June 23, 2016

Morning Messages for Independent Readers

Starting the day with a Morning Message is key in many classroom. While a fill-in-the-blank style Morning Message may be ideal for beginning and emergent readers, teachers working with independent readers have a tricky job. How do you keep the Morning Message fresh and engaging without going crazy coming up with a new idea each day?

I've found that third graders and up benefit from reading fun facts and contributing to a related chart. I keep a collection on my desks of cool facts and ideas to use over year after year. They include a main idea and some details for support. Using these cards makes it easy. During the school year I keep a list of subjects I think kids will find interesting. It's an ongoing process that takes just a moment to record.

Our cleaning crew only washes our whiteboards on weekends so I get a head start and write my message before leaving the night before. I DELIBERATELY make errors in my short message related to skills I've recently introduced or want to review. Next to the message I create some sort of graph or chart related to our day or make it a way to interact with the message.

In my room I greet students at the door. It is expected each one will read the message, contribute to the chart then sign up for our Daily 5 or Literacy rotations (discussed here) first thing.
After attendance and lunch count we conduct our Morning Meeting. As we review our Morning Message we identify errors then discuss WHY they are errors and correct them. A student leader then uses the pointer as we all read in unison. In 8 short minutes I've modeled editing skills, discussed grammar literacy skills and context and got in a bit of fluency practice. This process is valuable!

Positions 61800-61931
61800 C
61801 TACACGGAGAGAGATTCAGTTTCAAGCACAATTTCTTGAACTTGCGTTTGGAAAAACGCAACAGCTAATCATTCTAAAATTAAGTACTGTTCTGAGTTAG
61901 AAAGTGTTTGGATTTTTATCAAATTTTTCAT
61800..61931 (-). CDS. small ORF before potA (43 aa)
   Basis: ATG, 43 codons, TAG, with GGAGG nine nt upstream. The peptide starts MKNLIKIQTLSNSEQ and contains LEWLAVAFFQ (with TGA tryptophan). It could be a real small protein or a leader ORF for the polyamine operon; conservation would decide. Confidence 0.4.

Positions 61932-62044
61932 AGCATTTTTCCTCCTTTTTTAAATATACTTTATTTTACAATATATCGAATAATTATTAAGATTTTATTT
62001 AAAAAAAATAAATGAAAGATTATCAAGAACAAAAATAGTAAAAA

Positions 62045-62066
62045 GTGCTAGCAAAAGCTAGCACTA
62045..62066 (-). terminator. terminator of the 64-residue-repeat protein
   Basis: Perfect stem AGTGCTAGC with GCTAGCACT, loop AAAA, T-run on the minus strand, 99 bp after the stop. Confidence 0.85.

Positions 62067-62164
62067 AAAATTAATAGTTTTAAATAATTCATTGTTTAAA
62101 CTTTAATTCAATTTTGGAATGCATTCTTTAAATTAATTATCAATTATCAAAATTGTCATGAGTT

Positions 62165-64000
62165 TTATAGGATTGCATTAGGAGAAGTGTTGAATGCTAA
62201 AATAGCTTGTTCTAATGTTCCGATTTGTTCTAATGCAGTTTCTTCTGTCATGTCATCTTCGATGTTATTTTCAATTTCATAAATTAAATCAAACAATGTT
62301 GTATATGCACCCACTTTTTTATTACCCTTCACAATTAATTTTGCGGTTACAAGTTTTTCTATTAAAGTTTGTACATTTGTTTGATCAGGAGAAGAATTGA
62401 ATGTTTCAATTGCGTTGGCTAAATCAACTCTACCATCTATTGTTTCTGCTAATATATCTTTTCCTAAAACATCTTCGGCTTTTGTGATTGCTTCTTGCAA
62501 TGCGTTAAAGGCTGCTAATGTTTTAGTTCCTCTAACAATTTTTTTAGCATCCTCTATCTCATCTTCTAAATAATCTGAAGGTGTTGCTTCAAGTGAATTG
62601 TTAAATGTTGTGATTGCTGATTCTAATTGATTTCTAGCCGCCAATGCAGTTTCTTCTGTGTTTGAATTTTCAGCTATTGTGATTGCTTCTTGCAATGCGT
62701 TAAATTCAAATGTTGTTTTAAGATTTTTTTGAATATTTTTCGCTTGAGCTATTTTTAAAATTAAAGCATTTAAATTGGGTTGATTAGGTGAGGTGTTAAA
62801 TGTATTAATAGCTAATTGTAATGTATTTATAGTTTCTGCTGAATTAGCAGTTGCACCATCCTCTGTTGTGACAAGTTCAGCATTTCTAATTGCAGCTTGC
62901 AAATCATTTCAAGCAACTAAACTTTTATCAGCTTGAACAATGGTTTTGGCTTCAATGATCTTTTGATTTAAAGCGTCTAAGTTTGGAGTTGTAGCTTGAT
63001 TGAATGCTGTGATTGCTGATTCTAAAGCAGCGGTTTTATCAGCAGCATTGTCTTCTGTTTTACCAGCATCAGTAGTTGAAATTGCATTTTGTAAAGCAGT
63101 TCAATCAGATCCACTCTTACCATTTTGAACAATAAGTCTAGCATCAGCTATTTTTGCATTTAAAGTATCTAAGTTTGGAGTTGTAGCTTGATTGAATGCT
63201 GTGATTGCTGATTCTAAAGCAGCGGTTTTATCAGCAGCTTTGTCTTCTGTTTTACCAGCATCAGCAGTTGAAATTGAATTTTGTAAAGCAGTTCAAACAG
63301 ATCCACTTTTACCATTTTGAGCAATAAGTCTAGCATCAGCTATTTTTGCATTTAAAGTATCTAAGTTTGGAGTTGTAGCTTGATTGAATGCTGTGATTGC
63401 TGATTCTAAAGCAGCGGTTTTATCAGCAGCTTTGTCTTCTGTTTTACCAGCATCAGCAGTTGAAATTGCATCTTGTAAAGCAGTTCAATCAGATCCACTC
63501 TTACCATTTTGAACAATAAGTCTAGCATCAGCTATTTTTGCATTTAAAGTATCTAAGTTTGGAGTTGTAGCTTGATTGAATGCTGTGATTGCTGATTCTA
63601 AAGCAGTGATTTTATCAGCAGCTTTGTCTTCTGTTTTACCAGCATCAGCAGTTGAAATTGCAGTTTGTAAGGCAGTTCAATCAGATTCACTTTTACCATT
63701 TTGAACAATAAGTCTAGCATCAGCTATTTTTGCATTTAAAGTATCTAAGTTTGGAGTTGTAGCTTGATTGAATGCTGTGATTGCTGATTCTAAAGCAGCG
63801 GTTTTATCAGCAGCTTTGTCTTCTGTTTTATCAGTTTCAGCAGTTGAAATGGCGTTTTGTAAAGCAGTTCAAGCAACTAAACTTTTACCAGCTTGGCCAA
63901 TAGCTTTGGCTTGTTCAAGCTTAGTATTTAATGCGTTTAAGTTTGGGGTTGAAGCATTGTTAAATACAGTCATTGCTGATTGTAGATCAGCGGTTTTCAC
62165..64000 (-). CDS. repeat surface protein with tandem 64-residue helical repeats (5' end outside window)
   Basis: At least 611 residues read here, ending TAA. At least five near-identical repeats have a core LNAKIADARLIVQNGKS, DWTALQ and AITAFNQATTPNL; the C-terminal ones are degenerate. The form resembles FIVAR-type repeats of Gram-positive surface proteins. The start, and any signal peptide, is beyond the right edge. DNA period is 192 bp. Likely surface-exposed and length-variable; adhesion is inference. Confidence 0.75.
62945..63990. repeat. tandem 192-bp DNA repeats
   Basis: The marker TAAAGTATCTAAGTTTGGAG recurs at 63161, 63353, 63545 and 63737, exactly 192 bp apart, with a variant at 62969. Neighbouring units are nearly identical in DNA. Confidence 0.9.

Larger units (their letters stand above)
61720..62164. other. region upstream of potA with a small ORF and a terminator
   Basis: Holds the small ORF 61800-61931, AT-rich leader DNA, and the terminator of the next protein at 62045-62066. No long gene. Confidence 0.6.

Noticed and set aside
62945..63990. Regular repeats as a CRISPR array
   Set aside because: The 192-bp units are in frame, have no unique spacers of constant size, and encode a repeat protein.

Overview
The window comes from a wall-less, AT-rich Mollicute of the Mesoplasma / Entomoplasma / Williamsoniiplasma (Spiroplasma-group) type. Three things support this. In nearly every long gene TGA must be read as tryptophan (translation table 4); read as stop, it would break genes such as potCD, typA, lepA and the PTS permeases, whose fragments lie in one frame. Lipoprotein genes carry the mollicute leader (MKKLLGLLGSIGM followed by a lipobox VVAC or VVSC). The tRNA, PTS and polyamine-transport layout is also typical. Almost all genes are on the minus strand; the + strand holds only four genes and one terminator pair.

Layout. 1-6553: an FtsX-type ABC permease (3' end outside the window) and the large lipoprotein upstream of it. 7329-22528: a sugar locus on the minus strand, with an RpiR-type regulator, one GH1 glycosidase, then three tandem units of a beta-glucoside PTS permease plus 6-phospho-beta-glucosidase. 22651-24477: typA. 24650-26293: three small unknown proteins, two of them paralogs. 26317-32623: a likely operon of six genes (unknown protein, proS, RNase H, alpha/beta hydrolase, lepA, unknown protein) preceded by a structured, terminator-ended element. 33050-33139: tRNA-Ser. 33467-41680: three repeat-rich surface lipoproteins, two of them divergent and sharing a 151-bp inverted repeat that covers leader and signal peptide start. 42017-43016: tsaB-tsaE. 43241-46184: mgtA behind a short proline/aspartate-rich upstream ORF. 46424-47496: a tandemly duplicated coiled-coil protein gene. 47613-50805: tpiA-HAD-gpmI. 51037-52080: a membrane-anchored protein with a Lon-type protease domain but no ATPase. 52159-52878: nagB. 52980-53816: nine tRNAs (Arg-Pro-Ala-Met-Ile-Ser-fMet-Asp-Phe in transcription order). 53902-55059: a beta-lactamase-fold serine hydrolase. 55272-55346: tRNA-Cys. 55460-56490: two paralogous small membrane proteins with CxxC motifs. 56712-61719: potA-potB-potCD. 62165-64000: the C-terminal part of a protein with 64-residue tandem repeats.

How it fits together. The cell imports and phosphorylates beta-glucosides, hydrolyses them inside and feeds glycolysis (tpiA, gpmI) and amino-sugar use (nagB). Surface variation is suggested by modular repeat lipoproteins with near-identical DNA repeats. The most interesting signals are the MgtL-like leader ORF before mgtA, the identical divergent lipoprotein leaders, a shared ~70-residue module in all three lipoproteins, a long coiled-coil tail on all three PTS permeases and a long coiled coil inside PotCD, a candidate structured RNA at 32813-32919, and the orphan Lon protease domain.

Keeping a list of topics to cover each year makes crafting a meaningful Morning Message for your independent readers a snap. You could keep your ideas on index cards on a ring. I'm sharing my Morning Message Idea Collection at my TpT store. If you're looking for ways to get Morning Meeting started check out my blog post here.

I'd love to hear how you keep your Morning Message engaging for your BIG KIDS. What sorts of strategies to you use to keep from getting burned out?

June 21, 2016

The Pointer Collection: A Variety of Tools for Tracking Text

To beat the heat this summer I'll be sharing things I plan to change or tweak in my room. Today I've been thinking about my readers and a simple way to help them.
A while back I started a collaborative Pinterest board called Pointers and Trackers Kids Want to Use.
I went through those pins the other day and it's a great collection of ideas. I teach a grade when most of my cuties are newly independent readers. Here's the rub. Most of them think pointers or text trackers aren't cool. Well that's not cool because I know they will still benefit from tracking!
Last year I kept it simple. Each kid got to decorate a popsicle stick to keep in their Book Bin. I found many kids used it because they made it. When the novelty wore off kids were allowed to trade if they wanted. This made it interesting again. I'm looking to my board to start collecting fun pointers to use during Guided Reading.
Here are the ideas I like a lot.
witch finger
Popsicle stick
drink stirrer
easy readers
Laser fingers

A few years back I bought a bunch of witch fingers at the dollar store. I gave them to the kids at the end of the year. Here are the contents of one of my student's book bin. You can see the finger.

I bet you all have ideas too. Are you interesting in joining my board? The rules are fairly simple. Pin no more than two related ideas a day. Follow the board then leave me a note either in the comments below or on my TpT thread with your Pinterest name.
Check it out some ideas may spark your creativity.
I also welcome any ideas you may want to share on how to integrate pointers and trackers in your routine so it isn't a battle.